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LATAM Asylum Seekers Flood Shelters as NYC Mayor Declares State of Emergency

Over the past few days, asylum seekers from all over Latin America have been facing difficult living conditions after they were recently bused  from Texas and other states to New York City and dropped off without clear instructions or assistance. While many have been able to sleep in emergency shelters and hotels like the Staten Island Inn, Holiday Inn, Fairfield Inn, and Suites Marriott, local communities lack the resources to sustainably support them long-term. The population of Latin American refugees in NYC currently numbers in the thousands, with even more buses to come. Because of the lack of immediate resources, many have even been forced to go door-to-door seeking shelter, food, medical care, and jobs, according to the New York Post.

“We do not have clothing and are not eating well — we need a place to work,”  Geraldine Silva from Venezuela told the NY Post. She was transported from El Paso, Texas and has been staying at the Staten Island Inn for a week, but, like many asylum seekers, doesn’t have warm clothes in preparation for the New York winter.

Instead, many have been relying on generosity and donations from local neighborhoods, communities, and businesses for all their necessities rather than government-provided resources for clothes and food, which speaks volumes about the city’s priorities and lack of funds dedicated to migrant support. Even finding jobs has been close to impossible, since businesses won’t be able to hire them without papers.

Many of these migrants are seeking refuge from economic collapse and violence in their home countries, or simply a better life for their families. Many are in New York because of Greg Abbott, the Republican governor of Texas, who had them bused to Vice President Kamala Harris’s home in DC and Martha’s Vineyard as a political protest against Democrats’ immigration policies in mid-September. Still, the attitudes of locals about the sudden influx have been mixed, which some even demanding that they be transported to another state altogether.

In response to the influx, the mayor of New York, Eric Adams, declared a state of emergency last Friday and has erected tent shelters in parking lots beside Icahn Stadium on Randall’s Island in New York County. This has generated controversy since plenty of hotels with open rooms remain . But it’s unknown what the next step of Adams’ plan is or what the future of these migrants will be.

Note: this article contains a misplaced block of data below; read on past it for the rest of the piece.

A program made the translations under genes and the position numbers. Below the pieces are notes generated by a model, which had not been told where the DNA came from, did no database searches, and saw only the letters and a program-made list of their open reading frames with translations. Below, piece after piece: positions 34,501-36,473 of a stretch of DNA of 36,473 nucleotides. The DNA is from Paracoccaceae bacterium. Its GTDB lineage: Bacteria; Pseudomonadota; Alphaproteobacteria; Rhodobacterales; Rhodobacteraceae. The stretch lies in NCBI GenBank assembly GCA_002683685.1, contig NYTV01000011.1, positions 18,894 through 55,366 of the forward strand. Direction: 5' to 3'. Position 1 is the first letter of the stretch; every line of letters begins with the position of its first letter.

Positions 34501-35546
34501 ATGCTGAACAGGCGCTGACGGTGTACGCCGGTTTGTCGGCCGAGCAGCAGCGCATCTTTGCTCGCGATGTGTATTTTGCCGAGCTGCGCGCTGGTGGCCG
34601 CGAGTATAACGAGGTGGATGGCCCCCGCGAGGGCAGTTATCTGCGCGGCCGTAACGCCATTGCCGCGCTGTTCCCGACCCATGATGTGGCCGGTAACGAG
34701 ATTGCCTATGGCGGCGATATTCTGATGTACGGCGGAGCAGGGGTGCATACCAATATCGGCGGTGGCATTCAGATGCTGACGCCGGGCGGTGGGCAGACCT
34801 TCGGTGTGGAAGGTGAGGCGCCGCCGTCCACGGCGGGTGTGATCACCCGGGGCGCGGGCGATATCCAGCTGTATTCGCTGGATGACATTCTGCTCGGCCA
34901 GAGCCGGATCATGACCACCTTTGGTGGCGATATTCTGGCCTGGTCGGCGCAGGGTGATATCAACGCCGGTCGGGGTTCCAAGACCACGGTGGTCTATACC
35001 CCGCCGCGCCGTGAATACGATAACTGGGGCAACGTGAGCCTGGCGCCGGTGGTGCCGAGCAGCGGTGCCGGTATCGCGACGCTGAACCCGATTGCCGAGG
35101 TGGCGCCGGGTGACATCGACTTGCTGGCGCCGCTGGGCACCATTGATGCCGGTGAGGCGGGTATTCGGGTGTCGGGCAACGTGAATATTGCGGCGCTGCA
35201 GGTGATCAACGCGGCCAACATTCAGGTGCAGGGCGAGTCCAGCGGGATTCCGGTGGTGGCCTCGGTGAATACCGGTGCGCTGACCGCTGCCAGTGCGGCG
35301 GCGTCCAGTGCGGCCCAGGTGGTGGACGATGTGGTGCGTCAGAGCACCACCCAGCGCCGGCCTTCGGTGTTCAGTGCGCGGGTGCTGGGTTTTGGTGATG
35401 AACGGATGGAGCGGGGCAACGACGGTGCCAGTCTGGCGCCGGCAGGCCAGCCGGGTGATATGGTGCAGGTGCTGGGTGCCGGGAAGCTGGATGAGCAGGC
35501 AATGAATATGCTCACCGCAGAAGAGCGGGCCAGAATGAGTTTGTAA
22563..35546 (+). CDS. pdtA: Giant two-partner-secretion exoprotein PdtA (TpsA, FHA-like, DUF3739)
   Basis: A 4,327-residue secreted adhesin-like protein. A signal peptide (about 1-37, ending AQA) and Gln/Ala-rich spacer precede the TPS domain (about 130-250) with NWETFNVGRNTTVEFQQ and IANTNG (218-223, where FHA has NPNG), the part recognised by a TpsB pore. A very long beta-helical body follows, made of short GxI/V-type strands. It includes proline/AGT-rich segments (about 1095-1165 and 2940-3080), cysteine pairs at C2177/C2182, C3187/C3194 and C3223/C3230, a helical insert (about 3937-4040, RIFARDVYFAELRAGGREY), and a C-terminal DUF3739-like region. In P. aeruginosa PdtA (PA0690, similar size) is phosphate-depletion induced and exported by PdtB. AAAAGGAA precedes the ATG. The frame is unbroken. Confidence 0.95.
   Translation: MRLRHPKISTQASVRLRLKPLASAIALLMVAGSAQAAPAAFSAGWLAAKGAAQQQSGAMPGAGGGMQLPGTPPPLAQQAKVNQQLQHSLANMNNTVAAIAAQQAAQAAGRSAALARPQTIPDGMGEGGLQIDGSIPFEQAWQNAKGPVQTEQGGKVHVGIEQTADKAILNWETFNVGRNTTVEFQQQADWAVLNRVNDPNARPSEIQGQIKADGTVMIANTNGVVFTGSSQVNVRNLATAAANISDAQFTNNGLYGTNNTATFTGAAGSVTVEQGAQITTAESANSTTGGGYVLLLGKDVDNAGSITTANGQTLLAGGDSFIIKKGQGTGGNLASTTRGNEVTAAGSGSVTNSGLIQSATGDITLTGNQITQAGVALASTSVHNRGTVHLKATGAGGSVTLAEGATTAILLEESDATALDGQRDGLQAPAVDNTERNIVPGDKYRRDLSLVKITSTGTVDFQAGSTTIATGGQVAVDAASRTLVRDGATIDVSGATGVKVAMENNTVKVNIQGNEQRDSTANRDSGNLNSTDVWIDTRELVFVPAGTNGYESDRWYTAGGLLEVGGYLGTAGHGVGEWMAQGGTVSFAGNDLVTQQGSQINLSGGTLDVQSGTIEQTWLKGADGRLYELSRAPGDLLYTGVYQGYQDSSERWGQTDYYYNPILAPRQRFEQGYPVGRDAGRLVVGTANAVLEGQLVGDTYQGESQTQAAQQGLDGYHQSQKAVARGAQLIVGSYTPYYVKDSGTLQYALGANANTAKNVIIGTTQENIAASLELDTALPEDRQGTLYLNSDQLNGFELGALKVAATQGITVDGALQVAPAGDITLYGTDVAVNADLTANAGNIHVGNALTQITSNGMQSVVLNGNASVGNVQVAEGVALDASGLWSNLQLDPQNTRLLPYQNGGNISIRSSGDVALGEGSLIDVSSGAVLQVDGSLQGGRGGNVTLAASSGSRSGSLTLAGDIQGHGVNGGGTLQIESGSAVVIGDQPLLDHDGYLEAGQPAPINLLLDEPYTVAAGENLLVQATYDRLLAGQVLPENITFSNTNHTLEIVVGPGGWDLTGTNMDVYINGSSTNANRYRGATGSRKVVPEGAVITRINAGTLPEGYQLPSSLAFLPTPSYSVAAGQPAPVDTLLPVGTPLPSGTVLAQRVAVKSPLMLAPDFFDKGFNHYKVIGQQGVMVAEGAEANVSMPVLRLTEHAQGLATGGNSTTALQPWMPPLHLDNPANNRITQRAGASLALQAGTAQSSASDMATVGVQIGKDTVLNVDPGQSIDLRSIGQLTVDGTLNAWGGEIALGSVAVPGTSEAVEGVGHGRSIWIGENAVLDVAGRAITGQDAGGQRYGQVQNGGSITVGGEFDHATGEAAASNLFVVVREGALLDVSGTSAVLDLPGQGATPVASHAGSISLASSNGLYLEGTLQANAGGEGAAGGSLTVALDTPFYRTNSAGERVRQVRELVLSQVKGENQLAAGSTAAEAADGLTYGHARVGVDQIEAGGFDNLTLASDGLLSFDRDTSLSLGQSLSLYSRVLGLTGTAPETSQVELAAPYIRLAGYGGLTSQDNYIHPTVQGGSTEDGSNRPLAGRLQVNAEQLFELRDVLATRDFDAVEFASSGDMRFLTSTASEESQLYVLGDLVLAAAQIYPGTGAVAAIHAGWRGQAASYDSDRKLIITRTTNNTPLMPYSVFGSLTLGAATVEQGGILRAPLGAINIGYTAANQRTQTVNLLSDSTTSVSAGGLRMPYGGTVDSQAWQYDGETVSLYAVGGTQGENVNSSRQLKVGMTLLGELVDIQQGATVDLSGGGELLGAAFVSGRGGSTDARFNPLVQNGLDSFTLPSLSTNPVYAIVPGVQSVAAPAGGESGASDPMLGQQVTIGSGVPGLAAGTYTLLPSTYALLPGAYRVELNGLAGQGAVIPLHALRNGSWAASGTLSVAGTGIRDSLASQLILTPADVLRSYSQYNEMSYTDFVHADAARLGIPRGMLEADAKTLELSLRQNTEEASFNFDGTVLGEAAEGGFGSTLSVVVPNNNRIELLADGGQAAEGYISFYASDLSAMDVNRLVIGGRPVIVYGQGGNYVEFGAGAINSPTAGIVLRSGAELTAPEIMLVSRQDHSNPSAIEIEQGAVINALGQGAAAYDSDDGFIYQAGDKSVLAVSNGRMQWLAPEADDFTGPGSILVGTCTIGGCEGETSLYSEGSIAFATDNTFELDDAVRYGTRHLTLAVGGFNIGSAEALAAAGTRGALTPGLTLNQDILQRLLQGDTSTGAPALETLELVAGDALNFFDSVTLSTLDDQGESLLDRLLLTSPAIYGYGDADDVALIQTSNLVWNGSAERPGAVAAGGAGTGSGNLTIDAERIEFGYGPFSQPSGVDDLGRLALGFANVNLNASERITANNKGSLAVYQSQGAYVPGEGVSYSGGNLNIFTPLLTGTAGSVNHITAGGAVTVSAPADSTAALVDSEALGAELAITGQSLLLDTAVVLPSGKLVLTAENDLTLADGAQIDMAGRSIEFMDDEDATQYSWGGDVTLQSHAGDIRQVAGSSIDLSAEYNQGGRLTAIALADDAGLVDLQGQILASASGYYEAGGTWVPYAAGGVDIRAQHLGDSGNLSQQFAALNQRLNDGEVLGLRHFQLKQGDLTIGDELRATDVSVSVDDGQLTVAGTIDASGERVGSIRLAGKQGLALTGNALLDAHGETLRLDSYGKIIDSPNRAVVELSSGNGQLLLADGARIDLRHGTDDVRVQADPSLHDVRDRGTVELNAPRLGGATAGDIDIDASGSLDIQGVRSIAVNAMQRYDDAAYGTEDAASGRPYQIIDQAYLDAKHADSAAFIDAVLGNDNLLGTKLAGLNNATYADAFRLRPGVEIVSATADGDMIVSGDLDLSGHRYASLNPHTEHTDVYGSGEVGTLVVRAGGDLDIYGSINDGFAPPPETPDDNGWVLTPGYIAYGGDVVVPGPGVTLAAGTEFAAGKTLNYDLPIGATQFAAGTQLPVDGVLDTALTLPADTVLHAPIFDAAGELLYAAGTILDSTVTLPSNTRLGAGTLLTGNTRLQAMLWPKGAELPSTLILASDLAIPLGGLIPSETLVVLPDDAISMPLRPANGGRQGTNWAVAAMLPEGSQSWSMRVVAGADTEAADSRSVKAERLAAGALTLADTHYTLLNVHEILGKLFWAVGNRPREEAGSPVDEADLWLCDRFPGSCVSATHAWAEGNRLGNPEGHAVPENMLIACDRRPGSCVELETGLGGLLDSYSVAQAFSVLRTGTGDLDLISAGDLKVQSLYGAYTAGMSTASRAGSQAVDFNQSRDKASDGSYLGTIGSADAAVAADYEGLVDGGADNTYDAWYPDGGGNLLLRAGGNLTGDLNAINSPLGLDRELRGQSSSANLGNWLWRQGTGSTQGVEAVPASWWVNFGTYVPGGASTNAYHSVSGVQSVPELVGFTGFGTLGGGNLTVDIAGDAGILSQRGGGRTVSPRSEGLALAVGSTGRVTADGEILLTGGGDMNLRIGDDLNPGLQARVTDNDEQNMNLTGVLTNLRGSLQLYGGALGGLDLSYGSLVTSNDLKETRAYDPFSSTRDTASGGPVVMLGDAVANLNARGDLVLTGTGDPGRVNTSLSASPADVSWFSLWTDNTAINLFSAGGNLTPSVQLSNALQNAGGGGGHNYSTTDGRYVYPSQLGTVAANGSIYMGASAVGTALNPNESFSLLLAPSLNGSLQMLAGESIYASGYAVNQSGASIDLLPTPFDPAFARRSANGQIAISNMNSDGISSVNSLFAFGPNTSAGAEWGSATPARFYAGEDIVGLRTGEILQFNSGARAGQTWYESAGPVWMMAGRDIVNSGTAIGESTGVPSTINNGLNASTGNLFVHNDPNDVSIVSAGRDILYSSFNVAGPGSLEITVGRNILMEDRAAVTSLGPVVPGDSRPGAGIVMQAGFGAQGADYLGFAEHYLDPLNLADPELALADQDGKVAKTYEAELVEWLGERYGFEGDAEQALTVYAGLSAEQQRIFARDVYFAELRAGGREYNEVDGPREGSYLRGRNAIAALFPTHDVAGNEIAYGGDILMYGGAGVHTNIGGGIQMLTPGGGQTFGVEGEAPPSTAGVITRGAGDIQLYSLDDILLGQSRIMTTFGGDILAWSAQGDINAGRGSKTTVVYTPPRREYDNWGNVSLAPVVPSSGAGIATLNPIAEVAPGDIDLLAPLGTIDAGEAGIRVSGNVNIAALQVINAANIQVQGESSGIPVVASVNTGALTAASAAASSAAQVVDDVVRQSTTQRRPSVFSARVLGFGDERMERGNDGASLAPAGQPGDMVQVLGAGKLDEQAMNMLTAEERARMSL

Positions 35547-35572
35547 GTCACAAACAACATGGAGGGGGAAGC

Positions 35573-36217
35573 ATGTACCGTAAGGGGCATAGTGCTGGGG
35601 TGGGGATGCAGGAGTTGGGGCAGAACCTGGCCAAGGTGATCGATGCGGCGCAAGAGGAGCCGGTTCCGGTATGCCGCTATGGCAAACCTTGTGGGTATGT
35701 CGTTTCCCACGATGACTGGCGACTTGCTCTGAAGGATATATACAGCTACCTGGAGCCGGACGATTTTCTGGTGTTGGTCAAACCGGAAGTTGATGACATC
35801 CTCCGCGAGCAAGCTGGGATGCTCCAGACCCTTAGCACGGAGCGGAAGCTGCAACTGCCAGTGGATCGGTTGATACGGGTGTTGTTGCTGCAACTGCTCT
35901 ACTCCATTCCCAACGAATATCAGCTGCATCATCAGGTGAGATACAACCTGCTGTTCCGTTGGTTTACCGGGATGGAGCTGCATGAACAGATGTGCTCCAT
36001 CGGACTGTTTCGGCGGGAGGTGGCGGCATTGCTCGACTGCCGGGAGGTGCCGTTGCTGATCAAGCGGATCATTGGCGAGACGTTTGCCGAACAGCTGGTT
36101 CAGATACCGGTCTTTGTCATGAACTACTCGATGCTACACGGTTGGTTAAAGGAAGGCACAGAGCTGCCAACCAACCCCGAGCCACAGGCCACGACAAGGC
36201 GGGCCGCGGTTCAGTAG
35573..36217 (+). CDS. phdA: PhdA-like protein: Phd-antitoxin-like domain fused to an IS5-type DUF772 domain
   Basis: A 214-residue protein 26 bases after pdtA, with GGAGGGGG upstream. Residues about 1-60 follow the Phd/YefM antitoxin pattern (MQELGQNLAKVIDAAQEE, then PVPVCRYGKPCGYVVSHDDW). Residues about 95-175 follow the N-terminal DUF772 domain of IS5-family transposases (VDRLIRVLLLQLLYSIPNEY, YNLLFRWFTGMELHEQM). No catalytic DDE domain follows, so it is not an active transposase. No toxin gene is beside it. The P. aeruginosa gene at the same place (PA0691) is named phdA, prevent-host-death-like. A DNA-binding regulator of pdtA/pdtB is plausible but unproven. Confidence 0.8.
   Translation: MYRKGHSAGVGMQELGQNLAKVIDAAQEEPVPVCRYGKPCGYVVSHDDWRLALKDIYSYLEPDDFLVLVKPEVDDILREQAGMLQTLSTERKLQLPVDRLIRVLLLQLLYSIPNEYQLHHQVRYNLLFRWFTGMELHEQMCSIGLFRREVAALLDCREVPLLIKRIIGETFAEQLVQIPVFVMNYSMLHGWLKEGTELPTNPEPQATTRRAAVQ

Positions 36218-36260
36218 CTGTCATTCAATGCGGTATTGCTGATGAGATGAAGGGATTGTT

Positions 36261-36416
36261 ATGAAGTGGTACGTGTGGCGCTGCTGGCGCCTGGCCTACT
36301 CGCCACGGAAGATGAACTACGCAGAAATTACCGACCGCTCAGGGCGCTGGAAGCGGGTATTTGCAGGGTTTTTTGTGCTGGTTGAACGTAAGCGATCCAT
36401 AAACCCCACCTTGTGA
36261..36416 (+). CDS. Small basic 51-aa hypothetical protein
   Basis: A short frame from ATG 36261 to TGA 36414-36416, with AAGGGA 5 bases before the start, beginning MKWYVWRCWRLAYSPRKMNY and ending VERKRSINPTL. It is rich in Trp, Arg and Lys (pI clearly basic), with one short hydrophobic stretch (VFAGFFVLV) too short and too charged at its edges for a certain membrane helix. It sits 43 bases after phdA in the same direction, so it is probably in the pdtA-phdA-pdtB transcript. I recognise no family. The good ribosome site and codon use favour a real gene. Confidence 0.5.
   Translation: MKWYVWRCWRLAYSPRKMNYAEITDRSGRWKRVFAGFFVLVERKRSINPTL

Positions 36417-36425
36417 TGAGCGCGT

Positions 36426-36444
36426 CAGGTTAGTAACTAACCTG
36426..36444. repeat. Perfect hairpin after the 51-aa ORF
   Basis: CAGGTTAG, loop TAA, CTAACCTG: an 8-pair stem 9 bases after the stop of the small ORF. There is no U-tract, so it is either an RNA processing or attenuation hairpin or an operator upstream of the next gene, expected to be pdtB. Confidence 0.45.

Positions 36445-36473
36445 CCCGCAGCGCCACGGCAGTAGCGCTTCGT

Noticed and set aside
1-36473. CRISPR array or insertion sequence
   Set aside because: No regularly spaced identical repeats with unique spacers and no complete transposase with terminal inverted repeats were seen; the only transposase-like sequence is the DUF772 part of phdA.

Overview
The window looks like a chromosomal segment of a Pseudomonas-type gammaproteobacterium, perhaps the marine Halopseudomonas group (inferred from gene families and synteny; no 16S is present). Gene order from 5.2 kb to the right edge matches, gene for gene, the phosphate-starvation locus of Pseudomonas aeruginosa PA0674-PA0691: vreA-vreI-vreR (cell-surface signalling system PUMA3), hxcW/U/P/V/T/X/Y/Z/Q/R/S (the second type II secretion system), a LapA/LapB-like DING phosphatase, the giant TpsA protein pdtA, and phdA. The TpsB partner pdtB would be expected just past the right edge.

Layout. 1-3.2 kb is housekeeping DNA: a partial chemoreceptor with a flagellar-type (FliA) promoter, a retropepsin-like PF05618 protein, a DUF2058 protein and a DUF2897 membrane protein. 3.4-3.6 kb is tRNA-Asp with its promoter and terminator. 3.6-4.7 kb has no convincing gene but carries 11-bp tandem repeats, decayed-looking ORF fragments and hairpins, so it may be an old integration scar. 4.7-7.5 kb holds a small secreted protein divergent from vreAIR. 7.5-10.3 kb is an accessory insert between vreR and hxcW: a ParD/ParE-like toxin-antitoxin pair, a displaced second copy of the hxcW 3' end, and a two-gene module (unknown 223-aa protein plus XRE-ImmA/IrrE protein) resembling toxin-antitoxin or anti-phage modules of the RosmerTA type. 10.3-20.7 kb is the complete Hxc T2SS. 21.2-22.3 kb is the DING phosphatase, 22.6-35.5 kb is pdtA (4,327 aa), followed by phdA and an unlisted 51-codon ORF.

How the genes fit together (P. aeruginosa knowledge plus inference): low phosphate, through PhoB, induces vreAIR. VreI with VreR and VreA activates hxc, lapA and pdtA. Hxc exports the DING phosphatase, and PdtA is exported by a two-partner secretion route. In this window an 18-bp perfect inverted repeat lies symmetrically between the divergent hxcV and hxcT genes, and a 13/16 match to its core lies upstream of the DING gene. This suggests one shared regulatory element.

“This is a humanitarian crisis that started with violence and instability in South America and is being accelerated by American political dynamics. Thousands of asylum seekers have been bused into New York City and simply dropped off, without notice, coordination, or care — and more are arriving every day,” Adams said in a statement.

The city’s main shelter system stood at 61,379  last Thursday and at least nine more migrant buses arrived that Friday, the New York Times reported. Roughly 17,000 migrants, many fleeing Venezuela, have arrived in the city since April.  As of last Sunday, 12,700 of the migrants were in shelters the city shared, according to the Times. Abbott has spent around $14 million sending more than 10,000 migrants to cities including Washington, D.C., New York and Chicago, the Texas Tribune reported.

“Before we came here, we were told that a social worker would come and help us. But most of what she tell us is, ‘I don’t have that information for you,'” Enrique Reynoso, a migrant from the Dominican Republic, told the NY Post. “Our main priority is knowing where we can take our baby to the doctor if he gets sick, where he can go to school, how I can get a job. We were told before we arrived here that we would only be staying here for five days, but some of the others here have said they’ve been here for 15 days and still haven’t been told what the next steps would be.”